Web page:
Saturday, August 4, 2001

Yesterday I joined the ranks of the unemployed (although there's still my full time job as an unpaid activist).

Due to "lower than expected quarterly earnings", I, and a large chunk of my fellow employees in various cities were "transitioned down" (my new favorite euphemism for being laid-off - actually heard in a company meeting a few weeks ago).

Frankly, for me, it comes as a relief. I was at the point where if I wasn't cut in this latest round of layoffs, I was going to have to figure out how to quit. The company (probably better thought of as "corporation") began to lose it's vibrancy for me a couple years ago when the company I worked for was bought by a large multinational. What had been a dynamic young company full of interesting ideas and people was eaten up - and eventually flushed - by a corporate monolith.

I feel sorry for those who were not laid off, left walking in the ghost-town that once was one of best jobs to have.

I knew my layoff was coming. There had been warning signs for a couple weeks (such as subtle and not-so-subtle "transfer of knowledge" about the systems only I knew how to take care of). So, on the morning that the new layoffs were scheduled be announced, I took one last walk around the mostly empty offices that had been such an exciting place, before going to 'meet my fate'. To be honest, that sentimental stroll was the most emotional part of the whole process. It gave me a real sense of "closing the book" on that part of my life.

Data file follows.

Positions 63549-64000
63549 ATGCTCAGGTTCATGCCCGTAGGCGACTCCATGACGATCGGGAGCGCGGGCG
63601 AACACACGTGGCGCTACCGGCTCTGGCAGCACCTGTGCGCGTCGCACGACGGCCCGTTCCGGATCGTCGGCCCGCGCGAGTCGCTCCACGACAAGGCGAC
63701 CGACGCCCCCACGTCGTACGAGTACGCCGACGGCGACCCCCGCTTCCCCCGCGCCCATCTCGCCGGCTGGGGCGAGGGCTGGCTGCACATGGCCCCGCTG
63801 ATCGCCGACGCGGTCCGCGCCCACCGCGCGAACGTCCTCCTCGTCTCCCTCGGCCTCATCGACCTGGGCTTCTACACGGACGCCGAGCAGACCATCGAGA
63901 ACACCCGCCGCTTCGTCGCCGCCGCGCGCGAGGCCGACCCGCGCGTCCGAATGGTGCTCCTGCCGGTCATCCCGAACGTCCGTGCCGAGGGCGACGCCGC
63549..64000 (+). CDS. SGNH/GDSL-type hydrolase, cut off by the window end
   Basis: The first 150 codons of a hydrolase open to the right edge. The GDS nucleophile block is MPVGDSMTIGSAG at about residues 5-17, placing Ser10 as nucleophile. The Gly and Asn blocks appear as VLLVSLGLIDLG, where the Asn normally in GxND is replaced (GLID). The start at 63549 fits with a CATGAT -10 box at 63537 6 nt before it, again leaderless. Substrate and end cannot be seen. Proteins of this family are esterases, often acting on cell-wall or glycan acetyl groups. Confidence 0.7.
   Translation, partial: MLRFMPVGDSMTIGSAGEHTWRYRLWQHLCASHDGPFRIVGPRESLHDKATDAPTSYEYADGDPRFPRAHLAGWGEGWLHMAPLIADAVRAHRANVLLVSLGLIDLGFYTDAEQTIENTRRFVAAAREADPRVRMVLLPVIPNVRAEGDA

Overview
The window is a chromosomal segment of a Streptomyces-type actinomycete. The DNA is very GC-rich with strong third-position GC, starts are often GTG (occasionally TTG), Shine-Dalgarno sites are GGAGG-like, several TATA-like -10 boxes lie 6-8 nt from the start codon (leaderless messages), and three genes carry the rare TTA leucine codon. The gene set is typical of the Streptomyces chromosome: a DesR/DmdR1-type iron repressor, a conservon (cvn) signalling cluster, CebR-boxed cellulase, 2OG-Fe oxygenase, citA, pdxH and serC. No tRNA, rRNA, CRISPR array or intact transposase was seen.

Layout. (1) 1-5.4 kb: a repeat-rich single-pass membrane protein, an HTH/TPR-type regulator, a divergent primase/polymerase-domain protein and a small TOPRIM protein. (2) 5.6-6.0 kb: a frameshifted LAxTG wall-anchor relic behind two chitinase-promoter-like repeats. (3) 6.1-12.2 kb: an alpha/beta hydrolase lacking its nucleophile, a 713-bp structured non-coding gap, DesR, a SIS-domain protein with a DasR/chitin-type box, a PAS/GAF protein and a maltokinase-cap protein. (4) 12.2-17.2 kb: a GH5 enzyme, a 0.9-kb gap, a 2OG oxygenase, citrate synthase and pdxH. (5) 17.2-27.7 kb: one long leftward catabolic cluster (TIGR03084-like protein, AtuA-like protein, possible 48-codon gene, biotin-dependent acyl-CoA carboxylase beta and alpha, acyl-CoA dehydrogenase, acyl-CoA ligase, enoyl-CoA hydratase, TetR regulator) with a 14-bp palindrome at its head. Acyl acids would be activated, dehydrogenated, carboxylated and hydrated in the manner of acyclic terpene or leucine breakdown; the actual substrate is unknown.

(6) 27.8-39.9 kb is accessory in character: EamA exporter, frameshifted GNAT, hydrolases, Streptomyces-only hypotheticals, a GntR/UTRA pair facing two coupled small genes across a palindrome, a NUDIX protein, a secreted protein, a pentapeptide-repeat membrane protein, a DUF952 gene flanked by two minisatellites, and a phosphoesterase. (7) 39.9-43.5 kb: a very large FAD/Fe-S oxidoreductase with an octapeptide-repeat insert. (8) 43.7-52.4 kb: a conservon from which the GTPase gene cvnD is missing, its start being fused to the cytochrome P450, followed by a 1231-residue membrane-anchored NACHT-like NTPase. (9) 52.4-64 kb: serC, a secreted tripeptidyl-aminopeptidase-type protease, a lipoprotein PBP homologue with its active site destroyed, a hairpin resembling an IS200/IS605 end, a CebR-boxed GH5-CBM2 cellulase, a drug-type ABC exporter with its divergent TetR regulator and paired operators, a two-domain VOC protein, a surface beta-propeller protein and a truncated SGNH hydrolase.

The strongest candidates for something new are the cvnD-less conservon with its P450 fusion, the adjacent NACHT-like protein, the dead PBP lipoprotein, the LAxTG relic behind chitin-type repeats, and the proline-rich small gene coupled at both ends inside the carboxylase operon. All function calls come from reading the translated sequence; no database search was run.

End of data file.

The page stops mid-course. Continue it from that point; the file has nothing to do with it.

I worked with many fun and challenging people in my time with the company (and some evil people too, but until recently they had been easily outweighed by the good).

Consolidation of power into the hands of a few. Monopolization. Destruction of small, effective, systems. Catering to the interests of the elites. Struggling to climb the proverbial ladder to the top. Selfishness and greed. Territorialism. Shortsightedness. Economic and social stratification. Destruction or denial of community. Mono-culture. Closed communication.

Those are all things I fight against in my work as an activist, and they are all things that the multinational brought to the company I worked for

I'm glad I'm out, but I'm sad that it came to this.


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